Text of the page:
Win your serve playing doubles: Try the Australian formation!
Holding serve is one of the keys to winning in doubles. The ability to hold serve depends on many factors:
- A high percentage of first serves
- Smart serving – location and variety
- An active net person
While all of these elements are crucial, I am also a fan of using the Australian formation. The first diagram below shows the initial setup, with the server and the returner on the same side of the court.
When serving into the deuce court, the server should place the serve down the T or into the body (shaded area in first diagram), thereby giving the net person a potential play on the return.
Immediately after the serve the server moves to the left (as shown in the second diagram). To avoid the net player, the receiver will likely hit a groundstroke down the line with the server.
With the server and receiver exchanging groundstrokes, there are two potential holes in the court (#1 and #2 noted in second diagram).
1 – The lob that goes over the opposing net person. The problem with this is that if the lob is too short and given the position of the server’s partner, this may be a sure fire way of sending your partner to the hospital.
2 – This is my favorite spot in the situation. In order to get the much needed angle, the receiver’s partner would be pressed to hit the ball toward the same side alley, allowing a right-handed player to hit a backhand into the opening away from the baseliner.
Finding that opening presented in #2 accomplishes two things:
The receiver has very little court space to hit into as she is blocked by her partner from going crosscourt.
Hitting that spot screams for the server’s partner to leave her position and hunt for the reply, because she can safely cover all of the shaded area shown in the third diagram.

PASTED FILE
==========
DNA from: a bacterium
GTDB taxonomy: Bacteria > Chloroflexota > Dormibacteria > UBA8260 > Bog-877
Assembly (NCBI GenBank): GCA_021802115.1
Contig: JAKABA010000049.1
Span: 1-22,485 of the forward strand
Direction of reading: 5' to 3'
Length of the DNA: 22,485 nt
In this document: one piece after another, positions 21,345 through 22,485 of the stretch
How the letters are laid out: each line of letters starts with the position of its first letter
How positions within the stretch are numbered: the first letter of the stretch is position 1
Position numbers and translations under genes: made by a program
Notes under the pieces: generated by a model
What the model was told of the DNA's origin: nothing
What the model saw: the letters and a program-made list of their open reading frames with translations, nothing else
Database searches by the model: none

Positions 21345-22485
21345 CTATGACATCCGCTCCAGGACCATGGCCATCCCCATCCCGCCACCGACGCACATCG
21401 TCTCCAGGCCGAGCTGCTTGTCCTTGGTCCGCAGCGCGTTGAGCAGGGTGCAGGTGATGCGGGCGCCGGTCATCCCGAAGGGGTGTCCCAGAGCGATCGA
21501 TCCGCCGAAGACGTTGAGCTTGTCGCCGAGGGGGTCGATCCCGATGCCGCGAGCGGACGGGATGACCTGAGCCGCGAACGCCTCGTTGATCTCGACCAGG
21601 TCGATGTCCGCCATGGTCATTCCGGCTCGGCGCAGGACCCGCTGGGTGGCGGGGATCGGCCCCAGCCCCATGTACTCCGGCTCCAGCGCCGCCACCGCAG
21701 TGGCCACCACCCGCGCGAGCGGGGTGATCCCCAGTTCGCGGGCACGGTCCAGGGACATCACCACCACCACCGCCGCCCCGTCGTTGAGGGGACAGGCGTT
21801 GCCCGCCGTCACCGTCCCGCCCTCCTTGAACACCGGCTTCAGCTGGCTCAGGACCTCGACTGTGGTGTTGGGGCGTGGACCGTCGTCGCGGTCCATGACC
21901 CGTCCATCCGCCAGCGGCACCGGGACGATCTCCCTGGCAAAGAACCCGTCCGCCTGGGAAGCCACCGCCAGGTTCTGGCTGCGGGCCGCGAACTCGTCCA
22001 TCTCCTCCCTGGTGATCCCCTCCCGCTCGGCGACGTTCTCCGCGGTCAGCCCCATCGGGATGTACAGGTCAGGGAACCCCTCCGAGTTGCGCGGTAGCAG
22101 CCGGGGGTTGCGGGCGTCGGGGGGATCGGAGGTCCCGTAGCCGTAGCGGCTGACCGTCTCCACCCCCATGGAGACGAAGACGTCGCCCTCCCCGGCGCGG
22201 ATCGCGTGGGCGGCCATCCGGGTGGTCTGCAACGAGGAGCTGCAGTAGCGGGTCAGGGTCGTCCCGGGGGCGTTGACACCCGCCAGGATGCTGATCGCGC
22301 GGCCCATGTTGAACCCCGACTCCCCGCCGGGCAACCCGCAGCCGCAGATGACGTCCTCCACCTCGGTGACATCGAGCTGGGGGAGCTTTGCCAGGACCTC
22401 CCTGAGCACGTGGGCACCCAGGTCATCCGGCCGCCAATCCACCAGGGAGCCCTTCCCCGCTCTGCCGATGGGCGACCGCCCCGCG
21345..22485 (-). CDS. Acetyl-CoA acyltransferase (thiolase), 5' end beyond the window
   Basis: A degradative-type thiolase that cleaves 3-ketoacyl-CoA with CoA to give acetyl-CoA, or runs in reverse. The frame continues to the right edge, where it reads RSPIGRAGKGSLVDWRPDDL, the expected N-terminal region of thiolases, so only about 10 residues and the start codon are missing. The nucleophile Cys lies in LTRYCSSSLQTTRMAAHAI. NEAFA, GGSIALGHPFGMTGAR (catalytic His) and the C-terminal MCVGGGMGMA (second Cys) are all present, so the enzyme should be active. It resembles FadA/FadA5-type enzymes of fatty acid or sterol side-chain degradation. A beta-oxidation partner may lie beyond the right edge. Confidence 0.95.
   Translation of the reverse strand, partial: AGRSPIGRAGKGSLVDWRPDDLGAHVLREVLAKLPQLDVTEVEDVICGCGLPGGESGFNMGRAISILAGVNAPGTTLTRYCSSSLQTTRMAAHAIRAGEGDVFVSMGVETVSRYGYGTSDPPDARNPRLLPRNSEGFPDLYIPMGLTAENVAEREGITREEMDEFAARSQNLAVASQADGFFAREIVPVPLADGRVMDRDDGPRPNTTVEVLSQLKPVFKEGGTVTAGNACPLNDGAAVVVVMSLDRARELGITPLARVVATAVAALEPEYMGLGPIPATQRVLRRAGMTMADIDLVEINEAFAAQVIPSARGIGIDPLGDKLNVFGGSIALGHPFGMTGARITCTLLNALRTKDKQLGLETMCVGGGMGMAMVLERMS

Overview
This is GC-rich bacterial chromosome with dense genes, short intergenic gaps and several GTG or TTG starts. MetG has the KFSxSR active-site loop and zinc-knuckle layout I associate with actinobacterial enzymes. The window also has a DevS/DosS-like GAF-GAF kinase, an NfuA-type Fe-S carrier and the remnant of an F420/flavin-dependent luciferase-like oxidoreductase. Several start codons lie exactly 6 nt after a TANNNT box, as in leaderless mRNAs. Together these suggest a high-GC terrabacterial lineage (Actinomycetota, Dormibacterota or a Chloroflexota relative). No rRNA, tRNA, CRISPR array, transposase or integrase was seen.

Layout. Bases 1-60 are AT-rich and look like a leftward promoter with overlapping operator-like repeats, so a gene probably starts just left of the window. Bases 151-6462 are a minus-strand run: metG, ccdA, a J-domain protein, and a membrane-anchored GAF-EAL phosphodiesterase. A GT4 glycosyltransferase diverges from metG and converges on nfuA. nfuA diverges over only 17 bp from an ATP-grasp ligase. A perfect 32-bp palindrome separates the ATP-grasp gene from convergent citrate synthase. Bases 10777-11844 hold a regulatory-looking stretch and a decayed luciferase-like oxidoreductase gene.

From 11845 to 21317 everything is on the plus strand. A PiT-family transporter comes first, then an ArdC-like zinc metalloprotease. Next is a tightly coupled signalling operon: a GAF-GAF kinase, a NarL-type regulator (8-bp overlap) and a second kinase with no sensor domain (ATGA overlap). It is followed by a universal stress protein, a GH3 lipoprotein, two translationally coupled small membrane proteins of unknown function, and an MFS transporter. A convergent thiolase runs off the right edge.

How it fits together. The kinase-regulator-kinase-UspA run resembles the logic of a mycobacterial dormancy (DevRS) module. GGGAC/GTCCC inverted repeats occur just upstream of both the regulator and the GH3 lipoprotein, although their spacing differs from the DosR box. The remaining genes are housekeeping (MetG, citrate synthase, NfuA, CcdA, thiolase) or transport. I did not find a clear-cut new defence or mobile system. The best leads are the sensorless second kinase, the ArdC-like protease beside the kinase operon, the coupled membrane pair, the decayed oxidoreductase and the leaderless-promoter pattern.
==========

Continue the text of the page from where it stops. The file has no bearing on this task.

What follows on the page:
Serving to the ad court
In this situation, if the returner is right-handed, there are a number of correct serve locations. A successful backhand return down the line is one of the least tried and least successful of all returns from this position, but mixing up the serve location is still the best option. Whether facing a right-handed or left-handed player, I prefer serving to the T or the body.
Whether on the ad side or deuce side, with an Australian formation, the server stands close to the center slash mark (see diagram below). The server’s partner should be close to the net and close to the center line.
Having served to the ad side, the next diagram (below) reflects how the right-handed server is now free to hit forehands. (For some servers, this can be a particularly good strategy if they possess a weak backhand, and vice versa for a left-handed player serving from the deuce side.)
After serving from the ad position and moving to the right, the groundstroke openings are also shown (#1 and #2 shaded). A lob in this situation is even more dangerous – as it presents the opposing net player (R partner) with an overhead opportunity.
If the receiver pulls the server wide toward the alley, she can then hit to the shaded opening (shown below), allowing her partner to take control at the net.
Reasons to use the Australian formation
Serving team is struggling to hold serve.
Receiving team is too comfortable when returning serve.
The serving team is hiding a groundstroke weakness.
The serving team wants more groundstrokes hit to her strength.
The server’s partner needs to get more active.
If holding serve is a key to doubles success, then making your opponent uncomfortable is a factor in achieving this goal. Try it! But remember to be careful keeping score as you change positions!
Doubles is fun — be creative and do great things!